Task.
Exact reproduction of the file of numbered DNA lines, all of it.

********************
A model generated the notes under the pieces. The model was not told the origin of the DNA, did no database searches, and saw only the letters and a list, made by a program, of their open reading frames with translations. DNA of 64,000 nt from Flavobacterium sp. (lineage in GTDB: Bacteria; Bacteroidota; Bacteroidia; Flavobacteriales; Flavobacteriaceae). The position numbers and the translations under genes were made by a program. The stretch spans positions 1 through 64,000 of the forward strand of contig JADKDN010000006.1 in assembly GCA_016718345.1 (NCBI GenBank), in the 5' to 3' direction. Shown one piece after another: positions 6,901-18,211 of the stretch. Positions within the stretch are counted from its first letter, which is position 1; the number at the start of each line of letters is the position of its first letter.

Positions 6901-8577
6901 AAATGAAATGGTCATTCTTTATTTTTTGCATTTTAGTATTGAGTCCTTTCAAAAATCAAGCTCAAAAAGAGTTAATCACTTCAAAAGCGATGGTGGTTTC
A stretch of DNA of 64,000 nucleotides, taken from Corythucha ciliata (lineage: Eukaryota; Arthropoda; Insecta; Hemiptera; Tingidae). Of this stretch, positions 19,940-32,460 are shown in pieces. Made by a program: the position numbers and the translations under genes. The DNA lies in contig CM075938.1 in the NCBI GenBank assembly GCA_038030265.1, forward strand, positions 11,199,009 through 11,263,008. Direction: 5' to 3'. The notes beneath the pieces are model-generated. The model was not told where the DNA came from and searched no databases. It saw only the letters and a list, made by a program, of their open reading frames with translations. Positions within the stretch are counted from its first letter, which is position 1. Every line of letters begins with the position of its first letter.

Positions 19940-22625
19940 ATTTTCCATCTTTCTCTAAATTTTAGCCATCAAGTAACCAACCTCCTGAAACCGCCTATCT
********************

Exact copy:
A model generated the notes under the pieces. The model was not told the origin of the DNA, did no database searches, and saw only the letters and a list, made by a program, of their open reading frames with translations. DNA of 64,000 nt from Flavobacterium sp. (lineage in GTDB: Bacteria; Bacteroidota; Bacteroidia; Flavobacteriales; Flavobacteriaceae). The position numbers and the translations under genes were made by a program. The stretch spans positions 1 through 64,000 of the forward strand of contig JADKDN010000006.1 in assembly GCA_016718345.1 (NCBI GenBank), in the 5' to 3' direction. Shown one piece after another: positions 6,901-18,211 of the stretch. Positions within the stretch are counted from its first letter, which is position 1; the number at the start of each line of letters is the position of its first letter.

Positions 6901-8577
6901 AAATGAAATGGTCATTCTTTATTTTTTGCATTTTAGTATTGAGTCCTTTCAAAAATCAAGCTCAAAAAGAGTTAATCACTTCAAAAGCGATGGTGGTTTC
A stretch of DNA of 64,000 nucleotides, taken from Corythucha ciliata (lineage: Eukaryota; Arthropoda; Insecta; Hemiptera; Tingidae). Of this stretch, positions 19,940-32,460 are shown in pieces. Made by a program: the position numbers and the translations under genes. The DNA lies in contig CM075938.1 in the NCBI GenBank assembly GCA_038030265.1, forward strand, positions 11,199,009 through 11,263,008. Direction: 5' to 3'. The notes beneath the pieces are model-generated. The model was not told where the DNA came from and searched no databases. It saw only the letters and a list, made by a program, of their open reading frames with translations. Positions within the stretch are counted from its first letter, which is position 1. Every line of letters begins with the position of its first letter.

Positions 19940-22625
19940 ATTTTCCATCTTTCTCTAAATTTTAGCCATCAAGTAACCAACCTCCTGAAACCGCCTATCT